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Outdoor Footwear Looks to Shed Weight with Light-as-air Foams

The popularity of outdoor activities like hiking, trail running and urban exploring has led to an explosion at retail, resulting in new opportunities for the outdoor market.

But this wave of fresh air enthusiasts comes with a new set of expectations.

Consumers are increasingly looking for footwear that serves all of their needs—and not just the technical ones.

“Door to trail is definitely a thing,” Katie Pyle, product line manager at Saucony, told Sourcing Journal. 

The focus of the brand’s SS20 collection will be applying new outdoor-ready features to its heritage line, “so that you can wear it casually, you can wear it on the trail, or you could wear it on the road.”

Modern consumers are getting out in new and different ways, she explained, “whether it’s hiking, running, fast packing or just a day trip through your local park.”

Pyle is seeing more consumers than ever hitting the dirt and the pavement, and she noted that women ages 18 to 24 are a growing demographic for the brand. “We’re seeing more people getting out as a way to disconnect.”

The new mindset is manifesting in more wearable silhouettes, Pyle said, pointing to some of the company’s newest lines of active sneakers.

“[As] a technical trail brand, our focus is more in the rugged area. But these would be great-looking shoes with jeans, though they’re super functional from a performance standpoint.”

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The wearability of these forthcoming styles doesn’t just come from their streamlined designs and eye-catching color palettes, though. A focus on lightweight foam midsoles has gripped the category, in a large departure from the clunky-yet-durable hikers of yesteryear.

Saucony’s Power Run Plus is a TPU compound that will make up the midsoles of some of the SS20 season’s trail running offerings. The beaded material is 25 percent lighter than the brand’s current high-end cushioning system, and Pyle said it offers an ultra-plush, cushioned feel underfoot.

The brand’s original Power Run compound is also still a favorite for mid-range performance styles throughout the line. An EVA blend that’s responsive and lightweight, Power Run is used in Saucony’s standard road and trail products.

In addition to new innovations in midsole foam, brands are reducing the weight of their products by rethinking the configuration of a shoe’s outsole lugs.

Saucony’s Power Track compound—a “very sticky, very grippy” rubber compound—provides traction “in a variety of conditions,” and the company has a number of styles where EVA shows through open areas of the sole.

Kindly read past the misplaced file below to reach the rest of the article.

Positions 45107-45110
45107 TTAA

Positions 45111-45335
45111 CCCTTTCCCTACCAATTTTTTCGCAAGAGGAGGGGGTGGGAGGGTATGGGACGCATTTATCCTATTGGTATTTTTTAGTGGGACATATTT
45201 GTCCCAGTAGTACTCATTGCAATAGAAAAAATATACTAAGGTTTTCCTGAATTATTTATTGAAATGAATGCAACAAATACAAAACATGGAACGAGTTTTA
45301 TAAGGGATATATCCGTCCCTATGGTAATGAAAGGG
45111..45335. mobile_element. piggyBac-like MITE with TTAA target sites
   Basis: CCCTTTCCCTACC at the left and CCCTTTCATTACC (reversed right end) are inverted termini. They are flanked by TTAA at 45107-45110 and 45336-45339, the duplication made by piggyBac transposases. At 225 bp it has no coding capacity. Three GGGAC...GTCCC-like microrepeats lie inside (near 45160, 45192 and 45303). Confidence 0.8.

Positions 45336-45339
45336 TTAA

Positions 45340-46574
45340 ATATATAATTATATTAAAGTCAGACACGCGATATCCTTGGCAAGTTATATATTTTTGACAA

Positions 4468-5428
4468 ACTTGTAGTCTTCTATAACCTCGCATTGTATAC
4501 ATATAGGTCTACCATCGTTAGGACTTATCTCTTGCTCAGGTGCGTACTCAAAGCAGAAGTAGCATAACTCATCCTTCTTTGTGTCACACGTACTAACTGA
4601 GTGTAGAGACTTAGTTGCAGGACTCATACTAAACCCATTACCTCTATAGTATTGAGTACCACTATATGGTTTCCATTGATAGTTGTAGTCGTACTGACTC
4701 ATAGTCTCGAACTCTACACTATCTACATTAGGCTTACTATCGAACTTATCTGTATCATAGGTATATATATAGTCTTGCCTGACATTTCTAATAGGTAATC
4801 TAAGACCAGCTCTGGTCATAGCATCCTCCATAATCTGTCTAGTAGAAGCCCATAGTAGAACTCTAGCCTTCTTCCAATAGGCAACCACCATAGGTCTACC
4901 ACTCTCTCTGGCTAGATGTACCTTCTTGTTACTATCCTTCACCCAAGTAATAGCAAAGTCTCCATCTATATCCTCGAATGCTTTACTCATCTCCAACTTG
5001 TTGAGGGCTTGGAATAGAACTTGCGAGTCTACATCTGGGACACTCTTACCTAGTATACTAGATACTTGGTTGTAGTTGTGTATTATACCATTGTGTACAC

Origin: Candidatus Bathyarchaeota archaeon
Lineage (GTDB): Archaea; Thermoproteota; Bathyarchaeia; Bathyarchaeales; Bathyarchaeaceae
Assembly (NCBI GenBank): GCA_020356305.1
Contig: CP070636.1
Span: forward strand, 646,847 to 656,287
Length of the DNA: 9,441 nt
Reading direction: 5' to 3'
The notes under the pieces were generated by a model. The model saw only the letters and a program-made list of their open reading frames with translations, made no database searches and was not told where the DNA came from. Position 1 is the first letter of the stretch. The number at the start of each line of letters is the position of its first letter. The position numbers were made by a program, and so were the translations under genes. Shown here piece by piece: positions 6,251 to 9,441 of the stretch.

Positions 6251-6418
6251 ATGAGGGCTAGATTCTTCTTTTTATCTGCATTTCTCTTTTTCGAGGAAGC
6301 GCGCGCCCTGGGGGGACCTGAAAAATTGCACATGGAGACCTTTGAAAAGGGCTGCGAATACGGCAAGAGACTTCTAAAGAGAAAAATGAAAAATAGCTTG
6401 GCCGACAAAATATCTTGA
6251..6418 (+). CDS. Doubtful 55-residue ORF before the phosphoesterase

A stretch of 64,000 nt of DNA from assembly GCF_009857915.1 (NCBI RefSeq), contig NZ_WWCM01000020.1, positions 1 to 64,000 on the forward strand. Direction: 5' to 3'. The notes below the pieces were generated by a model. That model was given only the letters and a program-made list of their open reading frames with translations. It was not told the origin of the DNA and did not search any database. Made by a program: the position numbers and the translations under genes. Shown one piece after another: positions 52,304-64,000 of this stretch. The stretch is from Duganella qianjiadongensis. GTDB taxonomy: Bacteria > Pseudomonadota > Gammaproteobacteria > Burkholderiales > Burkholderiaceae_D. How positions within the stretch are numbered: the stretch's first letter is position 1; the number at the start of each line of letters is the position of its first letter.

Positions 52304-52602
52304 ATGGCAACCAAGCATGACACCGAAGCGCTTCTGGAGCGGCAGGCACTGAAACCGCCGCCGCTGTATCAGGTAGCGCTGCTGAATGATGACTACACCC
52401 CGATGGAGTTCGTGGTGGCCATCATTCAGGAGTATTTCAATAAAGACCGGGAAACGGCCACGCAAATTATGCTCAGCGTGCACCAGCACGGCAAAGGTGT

“Lessening the amount of rubber used allows for a more lightweight effect,” said Pyle.

Foam aficionados at Hoka One One are also playing with lug configuration as a means to reduce weight, said Jared Smith, the brand’s product line manager.

“We’ve zoned the rubber strategically to minimize weight but maximize durability on areas where you’re going to see wear and tear on the shoe,” he explained.

The foam that shows through those exposed areas is the brand’s proprietary blend of rubberized EVA, Smith said, which provides “durability, resilience and rebound.”

“You have something with a little more structure where the shoe is interacting with the trail,” he said of the rubber-infused foam.

What gives Hoka’s sneakers their iconic, boosted silhouette is the stacking of compounds to make up the midsole. Leveled on top of the rubberized EVA is a layer of “comfortable, plush, supportive cushioning” made from another blended EVA compound, Smith said.

The effect is an extremely lightweight yet substantial silhouette that helps runners maintain momentum and reduces impact on the joints.

The brand’s standout style for the next spring season is the Challenger ATR 5, said Smith. “It’s a really versatile shoe in terms of crossover from road application to trail,” he explained, and “weight saving” through the use of lighter compounds helps promote use in varied terrains and situations.

“What we’re seeing as an ask from the marketplace is versatility. The more applications for use, the more people get into the footwear,” Smith elaborated. “Whether it’s out on the trail for a light hike, on a pretty gnarly technical run, or just out and about in the city, our products are going to fit those uses.”


The consumer’s growing propensity to spend time outdoors is not just affecting brands, but also the component companies bringing them their performance technology.

“These compounds are evolving as quickly as the demand from the consumer,” Bill Ells, VP of sales for Vibram, said. The world-renowned Italian rubber outsole company also deals in foam midsoles, and has seen skyrocketing demand from brands looking to lighten things up.

“I think what’s driving the whole mindset of the consumer today is, ‘make my life less heavy,’” Ells said. “Emotionally and physically, we just want to shed what’s weighing us down.”